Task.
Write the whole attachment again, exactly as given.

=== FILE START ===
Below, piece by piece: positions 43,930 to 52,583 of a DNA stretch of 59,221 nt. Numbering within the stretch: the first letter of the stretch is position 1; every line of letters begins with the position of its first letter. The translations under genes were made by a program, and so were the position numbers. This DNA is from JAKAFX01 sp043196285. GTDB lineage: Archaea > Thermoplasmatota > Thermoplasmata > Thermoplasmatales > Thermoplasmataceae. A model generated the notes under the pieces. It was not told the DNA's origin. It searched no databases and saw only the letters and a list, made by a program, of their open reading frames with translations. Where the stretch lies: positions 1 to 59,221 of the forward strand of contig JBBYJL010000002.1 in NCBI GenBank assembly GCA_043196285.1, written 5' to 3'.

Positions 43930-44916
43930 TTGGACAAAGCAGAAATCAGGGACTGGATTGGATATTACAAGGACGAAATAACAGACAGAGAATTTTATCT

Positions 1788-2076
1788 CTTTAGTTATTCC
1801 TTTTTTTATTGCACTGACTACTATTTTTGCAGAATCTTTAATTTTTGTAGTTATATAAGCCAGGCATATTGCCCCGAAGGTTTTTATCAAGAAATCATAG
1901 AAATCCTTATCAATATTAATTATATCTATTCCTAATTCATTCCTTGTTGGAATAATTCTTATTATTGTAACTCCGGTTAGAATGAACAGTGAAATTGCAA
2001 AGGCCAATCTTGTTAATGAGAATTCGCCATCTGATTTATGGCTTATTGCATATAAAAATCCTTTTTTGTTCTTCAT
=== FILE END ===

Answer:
Below, piece by piece: positions 43,930 to 52,583 of a DNA stretch of 59,221 nt. Numbering within the stretch: the first letter of the stretch is position 1; every line of letters begins with the position of its first letter. The translations under genes were made by a program, and so were the position numbers. This DNA is from JAKAFX01 sp043196285. GTDB lineage: Archaea > Thermoplasmatota > Thermoplasmata > Thermoplasmatales > Thermoplasmataceae. A model generated the notes under the pieces. It was not told the DNA's origin. It searched no databases and saw only the letters and a list, made by a program, of their open reading frames with translations. Where the stretch lies: positions 1 to 59,221 of the forward strand of contig JBBYJL010000002.1 in NCBI GenBank assembly GCA_043196285.1, written 5' to 3'.

Positions 43930-44916
43930 TTGGACAAAGCAGAAATCAGGGACTGGATTGGATATTACAAGGACGAAATAACAGACAGAGAATTTTATCT

Positions 1788-2076
1788 CTTTAGTTATTCC
1801 TTTTTTTATTGCACTGACTACTATTTTTGCAGAATCTTTAATTTTTGTAGTTATATAAGCCAGGCATATTGCCCCGAAGGTTTTTATCAAGAAATCATAG
1901 AAATCCTTATCAATATTAATTATATCTATTCCTAATTCATTCCTTGTTGGAATAATTCTTATTATTGTAACTCCGGTTAGAATGAACAGTGAAATTGCAA
2001 AGGCCAATCTTGTTAATGAGAATTCGCCATCTGATTTATGGCTTATTGCATATAAAAATCCTTTTTTGTTCTTCAT